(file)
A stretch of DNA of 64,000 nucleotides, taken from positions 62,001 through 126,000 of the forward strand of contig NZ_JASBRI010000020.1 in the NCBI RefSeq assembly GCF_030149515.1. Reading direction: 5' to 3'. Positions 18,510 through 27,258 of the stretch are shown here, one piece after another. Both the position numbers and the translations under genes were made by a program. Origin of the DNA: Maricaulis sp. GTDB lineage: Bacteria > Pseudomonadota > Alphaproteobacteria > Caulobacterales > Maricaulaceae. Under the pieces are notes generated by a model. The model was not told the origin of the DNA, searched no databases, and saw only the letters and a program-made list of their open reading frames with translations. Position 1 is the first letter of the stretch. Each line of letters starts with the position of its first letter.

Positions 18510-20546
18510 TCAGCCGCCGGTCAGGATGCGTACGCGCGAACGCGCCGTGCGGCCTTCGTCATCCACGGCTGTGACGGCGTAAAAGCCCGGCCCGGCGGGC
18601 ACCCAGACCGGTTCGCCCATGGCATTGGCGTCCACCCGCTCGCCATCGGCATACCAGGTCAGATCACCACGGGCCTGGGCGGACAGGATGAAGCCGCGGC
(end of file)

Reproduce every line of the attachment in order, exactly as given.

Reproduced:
A stretch of DNA of 64,000 nucleotides, taken from positions 62,001 through 126,000 of the forward strand of contig NZ_JASBRI010000020.1 in the NCBI RefSeq assembly GCF_030149515.1. Reading direction: 5' to 3'. Positions 18,510 through 27,258 of the stretch are shown here, one piece after another. Both the position numbers and the translations under genes were made by a program. Origin of the DNA: Maricaulis sp. GTDB lineage: Bacteria > Pseudomonadota > Alphaproteobacteria > Caulobacterales > Maricaulaceae. Under the pieces are notes generated by a model. The model was not told the origin of the DNA, searched no databases, and saw only the letters and a program-made list of their open reading frames with translations. Position 1 is the first letter of the stretch. Each line of letters starts with the position of its first letter.

Positions 18510-20546
18510 TCAGCCGCCGGTCAGGATGCGTACGCGCGAACGCGCCGTGCGGCCTTCGTCATCCACGGCTGTGACGGCGTAAAAGCCCGGCCCGGCGGGC
18601 ACCCAGACCGGTTCGCCCATGGCATTGGCGTCCACCCGCTCGCCATCGGCATACCAGGTCAGATCACCACGGGCCTGGGCGGACAGGATGAAGCCGCGGC